The CDC has about $150 million remaining from the one-time Ebola emergency package for these global health security programs, the senior government official said. That money will be used this year and in fiscal 2019, but without substantial new resources, that leaves only the agency's core annual budget, which has remained flat at about $50 million to $60 million.
Officials at the CDC, the Department of Health and Human Services and the National Security Council pushed for more funding in the president's fiscal 2019 budget to be released this month. A senior government official said Thursday that the president's budget "will include details on global health security funding," but declined to elaborate.
The Washington Post

January 20, 2018

Justice Sotomayor Suffers a Sugar Low From Diabetes One







CNN Reported the following Fridy afternoon: US Supreme Court Justice Sonia Sotomayor suffered "symptoms of low blood sugar" and paramedics were called to her home Friday, according to a Supreme Court spokesperson. 
The spokesperson said Sotomayor, 63, is doing fine. The associate justice was treated and then returned to work.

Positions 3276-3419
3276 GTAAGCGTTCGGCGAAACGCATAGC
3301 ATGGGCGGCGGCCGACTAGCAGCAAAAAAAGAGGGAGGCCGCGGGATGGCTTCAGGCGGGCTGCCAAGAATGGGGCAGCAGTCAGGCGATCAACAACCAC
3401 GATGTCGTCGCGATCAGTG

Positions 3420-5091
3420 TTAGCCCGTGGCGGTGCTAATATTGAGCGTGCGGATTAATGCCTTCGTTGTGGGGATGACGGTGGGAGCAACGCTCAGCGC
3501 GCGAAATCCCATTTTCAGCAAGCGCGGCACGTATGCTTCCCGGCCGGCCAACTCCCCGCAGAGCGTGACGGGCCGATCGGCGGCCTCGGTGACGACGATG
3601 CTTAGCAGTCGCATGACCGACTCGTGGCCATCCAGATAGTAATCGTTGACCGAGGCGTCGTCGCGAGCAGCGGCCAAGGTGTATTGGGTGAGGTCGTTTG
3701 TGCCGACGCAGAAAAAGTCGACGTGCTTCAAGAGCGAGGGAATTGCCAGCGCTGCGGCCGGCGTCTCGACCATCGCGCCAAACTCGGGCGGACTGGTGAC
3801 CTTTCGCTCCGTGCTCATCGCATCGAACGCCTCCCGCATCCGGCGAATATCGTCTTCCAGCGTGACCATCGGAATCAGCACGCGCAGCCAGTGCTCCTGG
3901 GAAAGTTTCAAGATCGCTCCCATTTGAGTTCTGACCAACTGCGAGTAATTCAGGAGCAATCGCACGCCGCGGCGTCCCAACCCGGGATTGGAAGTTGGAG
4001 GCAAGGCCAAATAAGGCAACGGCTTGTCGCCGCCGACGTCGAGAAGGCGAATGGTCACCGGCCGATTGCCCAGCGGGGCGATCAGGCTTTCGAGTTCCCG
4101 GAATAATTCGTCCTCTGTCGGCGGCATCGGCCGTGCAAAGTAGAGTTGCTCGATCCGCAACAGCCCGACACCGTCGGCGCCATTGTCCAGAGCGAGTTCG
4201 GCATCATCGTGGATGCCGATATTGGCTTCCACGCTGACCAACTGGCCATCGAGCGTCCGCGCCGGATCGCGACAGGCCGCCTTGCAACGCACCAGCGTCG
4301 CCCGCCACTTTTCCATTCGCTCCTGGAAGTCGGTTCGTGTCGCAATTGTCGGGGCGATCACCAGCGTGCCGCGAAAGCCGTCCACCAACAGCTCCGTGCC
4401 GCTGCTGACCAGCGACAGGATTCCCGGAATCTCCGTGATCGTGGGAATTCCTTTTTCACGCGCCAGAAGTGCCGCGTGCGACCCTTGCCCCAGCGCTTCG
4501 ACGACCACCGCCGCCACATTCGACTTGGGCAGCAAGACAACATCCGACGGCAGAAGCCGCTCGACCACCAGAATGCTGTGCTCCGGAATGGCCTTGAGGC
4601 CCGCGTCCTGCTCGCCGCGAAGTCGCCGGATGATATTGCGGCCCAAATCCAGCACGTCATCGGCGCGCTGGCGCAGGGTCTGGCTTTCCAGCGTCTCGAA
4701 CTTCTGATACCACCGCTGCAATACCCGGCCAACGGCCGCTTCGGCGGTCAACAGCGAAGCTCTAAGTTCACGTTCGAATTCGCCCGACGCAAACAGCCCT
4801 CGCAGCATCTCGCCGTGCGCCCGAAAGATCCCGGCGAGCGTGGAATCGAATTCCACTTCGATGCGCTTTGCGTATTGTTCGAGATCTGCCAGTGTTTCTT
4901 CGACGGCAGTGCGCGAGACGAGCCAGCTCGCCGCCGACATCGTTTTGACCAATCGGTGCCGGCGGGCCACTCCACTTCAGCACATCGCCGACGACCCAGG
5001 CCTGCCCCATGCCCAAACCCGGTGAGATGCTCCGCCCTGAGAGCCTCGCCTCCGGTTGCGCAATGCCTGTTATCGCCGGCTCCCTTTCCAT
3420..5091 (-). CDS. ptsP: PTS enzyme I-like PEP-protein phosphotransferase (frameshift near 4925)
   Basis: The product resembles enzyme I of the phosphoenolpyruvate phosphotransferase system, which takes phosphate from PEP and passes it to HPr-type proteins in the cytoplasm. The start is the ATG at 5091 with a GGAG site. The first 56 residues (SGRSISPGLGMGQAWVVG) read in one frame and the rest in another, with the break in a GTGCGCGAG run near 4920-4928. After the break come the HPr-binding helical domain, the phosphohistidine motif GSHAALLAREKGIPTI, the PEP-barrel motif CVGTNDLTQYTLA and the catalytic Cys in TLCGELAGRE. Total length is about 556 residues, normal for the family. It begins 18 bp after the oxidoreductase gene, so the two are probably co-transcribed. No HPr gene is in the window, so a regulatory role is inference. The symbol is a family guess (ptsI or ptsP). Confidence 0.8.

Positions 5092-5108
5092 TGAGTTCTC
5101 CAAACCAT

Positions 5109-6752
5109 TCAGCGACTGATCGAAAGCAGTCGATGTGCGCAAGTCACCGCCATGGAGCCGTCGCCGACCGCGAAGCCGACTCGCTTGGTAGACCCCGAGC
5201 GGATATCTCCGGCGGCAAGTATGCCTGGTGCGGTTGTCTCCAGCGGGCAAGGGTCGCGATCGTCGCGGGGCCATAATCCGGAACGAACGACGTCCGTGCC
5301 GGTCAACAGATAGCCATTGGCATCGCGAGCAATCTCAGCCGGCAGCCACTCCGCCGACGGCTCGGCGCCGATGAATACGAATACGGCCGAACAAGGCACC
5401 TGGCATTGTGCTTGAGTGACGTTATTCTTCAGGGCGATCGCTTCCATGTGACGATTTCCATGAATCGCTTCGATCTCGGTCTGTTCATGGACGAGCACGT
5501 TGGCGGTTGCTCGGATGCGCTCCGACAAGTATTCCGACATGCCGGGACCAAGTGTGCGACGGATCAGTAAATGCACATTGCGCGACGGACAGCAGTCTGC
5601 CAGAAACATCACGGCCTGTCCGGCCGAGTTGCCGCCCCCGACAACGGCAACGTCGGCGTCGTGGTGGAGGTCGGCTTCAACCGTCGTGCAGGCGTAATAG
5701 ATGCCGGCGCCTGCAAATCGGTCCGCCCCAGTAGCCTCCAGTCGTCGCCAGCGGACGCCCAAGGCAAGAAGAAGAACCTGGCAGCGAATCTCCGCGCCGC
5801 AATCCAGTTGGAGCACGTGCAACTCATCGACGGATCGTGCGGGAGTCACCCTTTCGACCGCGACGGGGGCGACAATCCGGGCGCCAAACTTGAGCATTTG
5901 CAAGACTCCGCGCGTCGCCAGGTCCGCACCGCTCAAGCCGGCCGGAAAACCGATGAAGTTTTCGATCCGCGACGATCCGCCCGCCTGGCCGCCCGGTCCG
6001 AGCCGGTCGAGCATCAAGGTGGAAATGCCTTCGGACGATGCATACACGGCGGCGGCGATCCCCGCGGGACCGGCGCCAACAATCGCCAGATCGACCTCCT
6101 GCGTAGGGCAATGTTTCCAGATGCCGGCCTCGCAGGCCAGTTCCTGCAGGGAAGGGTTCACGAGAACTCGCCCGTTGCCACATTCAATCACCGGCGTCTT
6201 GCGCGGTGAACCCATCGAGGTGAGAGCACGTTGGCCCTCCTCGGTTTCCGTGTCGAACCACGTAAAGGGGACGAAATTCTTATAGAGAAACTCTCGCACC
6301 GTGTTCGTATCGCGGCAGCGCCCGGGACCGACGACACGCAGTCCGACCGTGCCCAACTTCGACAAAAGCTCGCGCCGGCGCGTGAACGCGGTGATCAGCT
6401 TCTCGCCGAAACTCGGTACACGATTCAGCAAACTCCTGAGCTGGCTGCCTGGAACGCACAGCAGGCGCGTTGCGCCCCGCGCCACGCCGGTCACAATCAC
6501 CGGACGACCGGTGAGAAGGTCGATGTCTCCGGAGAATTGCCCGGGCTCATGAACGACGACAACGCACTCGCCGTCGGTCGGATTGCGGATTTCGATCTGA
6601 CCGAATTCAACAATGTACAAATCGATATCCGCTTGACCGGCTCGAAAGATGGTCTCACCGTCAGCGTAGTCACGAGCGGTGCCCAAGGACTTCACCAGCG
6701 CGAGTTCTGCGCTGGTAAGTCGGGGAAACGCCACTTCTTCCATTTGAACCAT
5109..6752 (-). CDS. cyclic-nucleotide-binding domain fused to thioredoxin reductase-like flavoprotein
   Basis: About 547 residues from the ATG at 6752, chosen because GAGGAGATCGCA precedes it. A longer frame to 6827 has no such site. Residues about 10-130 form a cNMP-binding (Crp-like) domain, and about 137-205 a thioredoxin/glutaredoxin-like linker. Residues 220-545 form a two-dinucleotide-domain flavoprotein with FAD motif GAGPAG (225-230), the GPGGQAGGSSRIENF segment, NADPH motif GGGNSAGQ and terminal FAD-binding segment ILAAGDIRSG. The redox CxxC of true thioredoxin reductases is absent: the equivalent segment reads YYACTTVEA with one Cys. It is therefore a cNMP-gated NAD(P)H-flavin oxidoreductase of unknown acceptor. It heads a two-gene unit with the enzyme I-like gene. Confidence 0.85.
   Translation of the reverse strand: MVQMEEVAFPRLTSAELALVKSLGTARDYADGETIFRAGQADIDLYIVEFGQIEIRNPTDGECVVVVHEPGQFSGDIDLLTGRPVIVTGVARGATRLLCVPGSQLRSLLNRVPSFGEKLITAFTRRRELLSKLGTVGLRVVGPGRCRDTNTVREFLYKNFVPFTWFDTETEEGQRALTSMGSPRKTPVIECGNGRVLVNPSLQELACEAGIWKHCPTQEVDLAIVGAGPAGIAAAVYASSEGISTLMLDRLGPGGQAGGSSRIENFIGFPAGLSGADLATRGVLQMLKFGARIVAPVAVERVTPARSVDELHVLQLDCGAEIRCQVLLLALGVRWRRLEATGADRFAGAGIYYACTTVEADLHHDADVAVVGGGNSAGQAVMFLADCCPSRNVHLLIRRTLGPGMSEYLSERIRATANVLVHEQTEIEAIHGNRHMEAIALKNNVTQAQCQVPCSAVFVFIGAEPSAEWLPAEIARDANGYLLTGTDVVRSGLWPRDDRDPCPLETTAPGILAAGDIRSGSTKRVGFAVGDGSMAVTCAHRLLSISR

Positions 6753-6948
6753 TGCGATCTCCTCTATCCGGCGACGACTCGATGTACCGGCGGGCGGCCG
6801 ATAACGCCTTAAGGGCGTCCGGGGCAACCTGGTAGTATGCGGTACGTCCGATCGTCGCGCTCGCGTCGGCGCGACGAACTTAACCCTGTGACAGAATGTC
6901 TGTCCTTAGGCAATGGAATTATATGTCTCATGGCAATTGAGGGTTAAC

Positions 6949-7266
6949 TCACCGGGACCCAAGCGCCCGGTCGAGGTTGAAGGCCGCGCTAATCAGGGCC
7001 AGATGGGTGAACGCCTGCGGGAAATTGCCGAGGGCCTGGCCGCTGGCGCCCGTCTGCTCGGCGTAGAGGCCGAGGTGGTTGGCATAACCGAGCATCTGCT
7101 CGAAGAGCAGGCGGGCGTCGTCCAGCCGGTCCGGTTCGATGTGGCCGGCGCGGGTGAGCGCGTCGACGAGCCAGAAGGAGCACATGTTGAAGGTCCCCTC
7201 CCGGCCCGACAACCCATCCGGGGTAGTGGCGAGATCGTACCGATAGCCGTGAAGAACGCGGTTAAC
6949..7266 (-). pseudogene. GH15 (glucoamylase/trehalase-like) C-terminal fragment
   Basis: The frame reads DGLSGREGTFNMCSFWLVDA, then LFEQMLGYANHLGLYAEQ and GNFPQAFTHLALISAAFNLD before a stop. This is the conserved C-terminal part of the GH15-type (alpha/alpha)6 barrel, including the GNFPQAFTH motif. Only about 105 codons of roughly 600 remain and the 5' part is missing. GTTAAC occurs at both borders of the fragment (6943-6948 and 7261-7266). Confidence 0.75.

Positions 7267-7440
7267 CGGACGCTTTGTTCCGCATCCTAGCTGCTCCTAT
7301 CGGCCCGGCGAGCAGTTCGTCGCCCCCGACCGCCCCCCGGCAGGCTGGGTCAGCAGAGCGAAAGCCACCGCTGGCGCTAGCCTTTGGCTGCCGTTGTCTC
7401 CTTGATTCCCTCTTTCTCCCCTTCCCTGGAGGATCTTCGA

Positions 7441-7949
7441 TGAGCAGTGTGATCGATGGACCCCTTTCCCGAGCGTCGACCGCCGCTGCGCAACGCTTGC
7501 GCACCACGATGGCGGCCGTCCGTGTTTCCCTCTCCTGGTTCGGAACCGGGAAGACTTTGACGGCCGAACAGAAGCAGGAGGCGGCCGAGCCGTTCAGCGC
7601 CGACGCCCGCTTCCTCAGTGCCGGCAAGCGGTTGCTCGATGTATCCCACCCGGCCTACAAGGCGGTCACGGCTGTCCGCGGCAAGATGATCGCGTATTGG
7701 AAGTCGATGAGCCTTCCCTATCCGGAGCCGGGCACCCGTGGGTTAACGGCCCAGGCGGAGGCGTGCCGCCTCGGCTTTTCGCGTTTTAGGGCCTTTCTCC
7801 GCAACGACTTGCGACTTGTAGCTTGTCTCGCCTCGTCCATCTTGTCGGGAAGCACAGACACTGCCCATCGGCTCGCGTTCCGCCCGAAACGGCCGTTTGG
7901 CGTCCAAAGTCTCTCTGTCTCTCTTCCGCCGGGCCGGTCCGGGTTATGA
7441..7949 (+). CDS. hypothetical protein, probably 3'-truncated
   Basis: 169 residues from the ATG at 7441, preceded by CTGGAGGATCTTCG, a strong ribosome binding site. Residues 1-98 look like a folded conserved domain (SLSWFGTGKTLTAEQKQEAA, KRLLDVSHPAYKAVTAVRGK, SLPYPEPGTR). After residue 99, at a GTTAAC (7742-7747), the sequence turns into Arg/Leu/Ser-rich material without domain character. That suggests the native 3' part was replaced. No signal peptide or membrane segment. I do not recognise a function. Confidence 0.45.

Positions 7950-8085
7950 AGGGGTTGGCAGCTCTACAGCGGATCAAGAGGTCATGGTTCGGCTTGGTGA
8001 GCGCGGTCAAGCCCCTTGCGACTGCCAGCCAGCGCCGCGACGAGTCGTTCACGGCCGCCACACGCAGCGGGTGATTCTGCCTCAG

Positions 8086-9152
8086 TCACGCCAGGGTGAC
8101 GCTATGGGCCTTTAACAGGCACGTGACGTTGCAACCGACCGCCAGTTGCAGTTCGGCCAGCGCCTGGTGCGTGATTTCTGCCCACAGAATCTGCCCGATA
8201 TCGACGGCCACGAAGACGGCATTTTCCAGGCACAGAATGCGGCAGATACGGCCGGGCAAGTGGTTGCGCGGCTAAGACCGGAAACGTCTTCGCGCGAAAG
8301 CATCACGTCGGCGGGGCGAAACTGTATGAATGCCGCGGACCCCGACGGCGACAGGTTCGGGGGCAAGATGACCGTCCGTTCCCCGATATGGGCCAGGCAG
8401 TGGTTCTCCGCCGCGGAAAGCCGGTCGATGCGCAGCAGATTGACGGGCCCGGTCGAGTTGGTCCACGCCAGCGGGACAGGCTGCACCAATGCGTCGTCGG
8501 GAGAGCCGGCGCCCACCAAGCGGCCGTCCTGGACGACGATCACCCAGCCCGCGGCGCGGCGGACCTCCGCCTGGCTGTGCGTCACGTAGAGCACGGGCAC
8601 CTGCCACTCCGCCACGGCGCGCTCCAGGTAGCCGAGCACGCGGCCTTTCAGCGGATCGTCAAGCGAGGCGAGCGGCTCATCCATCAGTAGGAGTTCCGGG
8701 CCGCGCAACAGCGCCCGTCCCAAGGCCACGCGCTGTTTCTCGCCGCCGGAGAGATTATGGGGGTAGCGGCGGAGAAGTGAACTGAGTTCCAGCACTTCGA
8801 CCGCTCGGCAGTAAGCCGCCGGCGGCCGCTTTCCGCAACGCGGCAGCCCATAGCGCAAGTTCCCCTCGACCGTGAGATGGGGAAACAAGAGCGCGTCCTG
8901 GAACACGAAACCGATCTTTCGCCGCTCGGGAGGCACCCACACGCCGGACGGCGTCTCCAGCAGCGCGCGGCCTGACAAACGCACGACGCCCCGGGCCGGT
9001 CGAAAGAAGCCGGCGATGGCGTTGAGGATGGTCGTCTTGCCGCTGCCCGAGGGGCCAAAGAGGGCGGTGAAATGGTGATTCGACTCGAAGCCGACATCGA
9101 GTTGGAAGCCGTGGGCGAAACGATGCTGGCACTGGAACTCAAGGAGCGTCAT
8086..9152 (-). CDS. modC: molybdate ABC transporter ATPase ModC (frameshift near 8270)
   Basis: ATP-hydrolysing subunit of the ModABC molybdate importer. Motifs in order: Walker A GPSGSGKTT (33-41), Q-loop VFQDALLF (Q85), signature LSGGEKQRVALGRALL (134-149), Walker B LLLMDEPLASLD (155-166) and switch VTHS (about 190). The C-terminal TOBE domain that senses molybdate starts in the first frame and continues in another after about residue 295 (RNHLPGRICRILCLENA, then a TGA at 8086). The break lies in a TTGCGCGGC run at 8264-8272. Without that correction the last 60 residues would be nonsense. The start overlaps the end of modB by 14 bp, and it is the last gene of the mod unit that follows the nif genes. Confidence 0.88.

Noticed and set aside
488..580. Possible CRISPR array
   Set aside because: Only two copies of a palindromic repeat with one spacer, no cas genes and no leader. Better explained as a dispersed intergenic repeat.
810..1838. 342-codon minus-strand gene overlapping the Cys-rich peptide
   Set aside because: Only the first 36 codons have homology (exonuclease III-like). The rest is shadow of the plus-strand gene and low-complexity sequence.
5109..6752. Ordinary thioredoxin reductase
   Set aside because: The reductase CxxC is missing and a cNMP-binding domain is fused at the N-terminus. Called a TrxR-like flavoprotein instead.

Earlier this morning, Sotomayor attended the court's weekly closed door conference. The justices discussed whether to take up a challenge to President Donald Trump's latest version of his travel ban and later announced they would do so. 
    Sotomayor was diagnosed with type 1 diabetes at the age of 8 and has been public about her struggle with the disease, writing about it in her memoir "My Beloved World." 
    In 2013, she discussed her illness in an interview with Diabetes magazine.
    In the article, Sotomayor said she watches her diabetes closely and always has glucose tablets and a blood glucose meter on hand. 
    "I'm super vigilant when I'm in court," she told the magazine, saying her most "obvious sign" of an issue coming on is paleness. "If I start feeling any sort of lightness coming on, I immediately check."
    In 2014 at an event at the New York Public Library, Sotomayor noted that when she was diagnosed as a child, life expectancy for diabetes was poor.
    She said there was a "fear" in her but the fear turned into a "determination" to live life to the fullest. 
    She also writes in her memoir, "I believed most of my childhood, and I probably didn't change my mind until I reached 50, that I was going to die young. And the one thing that that thought gave me was a drive to pack as much as I could in my life as fast as I could."


    August 29, 2017

    20,000 People and10 Yrs Suggests Heavy Coffee Drinkers Live Longer





    Feel free to pour that second, third, or even fourth cup of coffee this morning.